Michael Goebel’s Argentina’s Partisan Past is a real historian’s book, a work that appeals to our scholarly impulses by tracing competing traditions of historical interpretation and modes of imagining the nation. This may sound like an effort to damn the book with praise, but Latin American specialists will appreciate the study’s creativity, thoroughness, and scope. It offers a welcome guide through the twists and turns of twentieth-century Argentinean intellectual history by considering an impressive range of historical thinkers, institutions, and movements. At the same time, Goebel takes care to situate Argentinean examples within a theoretically informed discussion of nationalism as a global phenomenon. Non-specialists will be rewarded by the book’s assessment of differing methodologies in the study of nationalism and its keen insights on the political uses of history.
The book examines the making of two broad “pantheons” of interpretation: the liberal school (also known as Mitrismo) and the revisionismo histórico school. The focus falls primarily on the origins and evolution of revisionism from the 1930s to the present. Although revisionists have occupied positions across the ideological spectrum, they share key historical claims in common, not the least of them an opposition to the “official” history promulgated by the state, the educational system, and dominant social sectors. For the revisionists, the problem began with the efforts of nineteenth-century liberals to impose Europeanizing models of progress, thereby turning their backs on the true nation. By contrast, revisionists celebrate the “authentic” Argentina associated with subjects such as Hispanic and Catholic identity, patriotic caudillos like Juan [End Page 756] Manuel de Rosas and their popular militias (montoneras), telluric rural culture (coded at times in ethnic/racial terms as the folkways of nonimmigrant criollos), and the manly independence embodied in the gaucho.
Revisionism was hitched to a confounding variety of political movements over the century. Goebel traces its applications across the revisionist pantheon with great skill and in the process illuminates connections among disparate nationalists. This is no easy feat, for revisionism was in constant motion, even if, paradoxically; its basic anti-establishment claims remained remarkably static. According to the author, revisionism emerged in the 1930s as the creature of right-wing intellectuals, many of whom fit a similar social profile and sympathized with nacionalismo (the confusing term given to the era’s hodgepodge of illiberal authoritarianisms). With the rise of Peronism in the early 1940s, however, revisionist history worked its way into the mainstream.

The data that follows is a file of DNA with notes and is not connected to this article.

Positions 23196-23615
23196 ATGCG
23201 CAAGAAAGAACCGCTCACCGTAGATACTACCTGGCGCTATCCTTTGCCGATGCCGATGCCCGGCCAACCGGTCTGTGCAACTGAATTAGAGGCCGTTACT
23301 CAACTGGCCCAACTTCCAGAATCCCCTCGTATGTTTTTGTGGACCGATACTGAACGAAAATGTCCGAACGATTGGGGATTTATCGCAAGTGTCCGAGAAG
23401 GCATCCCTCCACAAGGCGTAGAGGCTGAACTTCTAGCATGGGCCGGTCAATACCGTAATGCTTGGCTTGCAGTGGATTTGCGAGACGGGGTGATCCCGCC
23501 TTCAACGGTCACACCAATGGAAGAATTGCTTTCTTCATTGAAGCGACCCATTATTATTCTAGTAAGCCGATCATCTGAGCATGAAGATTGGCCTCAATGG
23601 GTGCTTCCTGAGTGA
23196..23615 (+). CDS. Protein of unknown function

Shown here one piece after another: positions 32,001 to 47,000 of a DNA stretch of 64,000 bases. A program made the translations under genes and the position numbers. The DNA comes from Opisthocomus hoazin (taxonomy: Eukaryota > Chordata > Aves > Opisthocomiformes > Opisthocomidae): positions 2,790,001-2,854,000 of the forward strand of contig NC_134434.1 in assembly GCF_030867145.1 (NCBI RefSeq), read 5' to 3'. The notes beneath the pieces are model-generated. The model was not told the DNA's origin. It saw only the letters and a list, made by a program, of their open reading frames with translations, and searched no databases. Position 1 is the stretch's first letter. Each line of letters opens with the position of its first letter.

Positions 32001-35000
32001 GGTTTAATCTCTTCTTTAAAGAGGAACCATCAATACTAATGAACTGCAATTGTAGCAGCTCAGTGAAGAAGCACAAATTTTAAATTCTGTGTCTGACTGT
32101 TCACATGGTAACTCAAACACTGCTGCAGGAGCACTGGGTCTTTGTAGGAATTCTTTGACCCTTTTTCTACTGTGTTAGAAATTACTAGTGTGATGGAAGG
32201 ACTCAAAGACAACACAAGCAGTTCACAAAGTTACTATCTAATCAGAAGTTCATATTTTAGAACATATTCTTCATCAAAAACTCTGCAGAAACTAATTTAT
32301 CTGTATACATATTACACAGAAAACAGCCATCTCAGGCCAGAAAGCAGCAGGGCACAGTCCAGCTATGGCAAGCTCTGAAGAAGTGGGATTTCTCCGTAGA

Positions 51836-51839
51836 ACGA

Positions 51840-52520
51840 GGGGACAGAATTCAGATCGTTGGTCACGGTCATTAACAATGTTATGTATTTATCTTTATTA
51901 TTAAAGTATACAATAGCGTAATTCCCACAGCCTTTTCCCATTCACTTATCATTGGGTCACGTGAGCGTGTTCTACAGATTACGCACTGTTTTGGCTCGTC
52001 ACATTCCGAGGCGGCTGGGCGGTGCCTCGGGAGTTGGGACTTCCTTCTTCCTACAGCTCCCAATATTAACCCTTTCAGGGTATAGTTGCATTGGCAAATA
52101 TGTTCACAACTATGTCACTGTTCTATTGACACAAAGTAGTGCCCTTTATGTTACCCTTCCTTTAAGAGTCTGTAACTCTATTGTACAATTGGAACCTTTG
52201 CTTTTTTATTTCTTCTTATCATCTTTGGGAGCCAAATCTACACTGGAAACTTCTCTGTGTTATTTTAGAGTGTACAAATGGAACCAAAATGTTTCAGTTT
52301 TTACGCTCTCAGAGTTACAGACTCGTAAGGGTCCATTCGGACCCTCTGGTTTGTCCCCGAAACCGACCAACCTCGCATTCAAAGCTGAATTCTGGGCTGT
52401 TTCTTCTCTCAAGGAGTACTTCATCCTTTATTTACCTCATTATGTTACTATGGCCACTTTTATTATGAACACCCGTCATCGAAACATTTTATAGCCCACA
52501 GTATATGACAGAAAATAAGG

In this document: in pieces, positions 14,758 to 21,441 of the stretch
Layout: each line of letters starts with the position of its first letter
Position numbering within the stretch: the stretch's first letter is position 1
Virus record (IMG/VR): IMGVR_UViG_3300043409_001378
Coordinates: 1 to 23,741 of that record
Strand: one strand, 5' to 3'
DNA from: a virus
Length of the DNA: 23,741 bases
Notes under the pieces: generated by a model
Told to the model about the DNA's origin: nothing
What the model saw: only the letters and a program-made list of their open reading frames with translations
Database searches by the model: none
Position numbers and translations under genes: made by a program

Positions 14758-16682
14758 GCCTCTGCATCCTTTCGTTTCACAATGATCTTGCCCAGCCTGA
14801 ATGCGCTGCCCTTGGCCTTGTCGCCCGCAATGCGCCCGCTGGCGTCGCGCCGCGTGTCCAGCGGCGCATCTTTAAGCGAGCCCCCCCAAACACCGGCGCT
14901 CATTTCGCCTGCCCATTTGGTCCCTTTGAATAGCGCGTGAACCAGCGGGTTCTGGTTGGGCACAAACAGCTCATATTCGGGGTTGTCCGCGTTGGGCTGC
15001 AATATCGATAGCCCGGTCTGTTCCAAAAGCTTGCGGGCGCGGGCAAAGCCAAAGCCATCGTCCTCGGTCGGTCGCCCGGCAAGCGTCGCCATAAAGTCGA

The author shows with wonderful nuance how Peronist authorities raided the revision-ist toolkit, without openly rejecting the liberal pantheon or fully embracing the unacionalistas, whom Perón shrewdly considered “piantavotos” or vote-repellents (p. 72). Thanks to this mingling with Peronist formulations of nationalism, the core tenets of historical revisionism later migrated to the New Left, shorn of their worst xenophobic tendencies and blended with revolutionary utopianism. That said, revisionism continued to circulate among right-wing extremists: the bloody conflicts of 1970s often pitted against each other political opponents who nonetheless espoused similar critiques of liberal history. For many reasons (including the brutal, irredentist nationalism of the Proceso dictatorship), revisionist nationalists occupied a lower profile during the 1980s and 1990s. But revisionist claims have resurfaced in new variations, most notably in the multicultural policies of the Néstor and Cristina Fernández de Kirchner administrations (2003–present).
Goebel’s analysis of the liberal/revisionist contest comes at the price of reduced attention to historiographic currents not easily placed within either of the two traditions. Revisionists have often lumped together various types of conservative, Marxist, and republican history under the liberal rubric; aware of this, the author takes pains to avoid becoming a captive of his object of inquiry. Although topics such as methodological changes in academic practice in Argentina get short shrift, this study offers useful suggestions for how to breathe life into the study of Argentinean nationalism (for example, by exploring more fully its civic, ethnic, and cultural dimensions). In helping to clear the terrain of...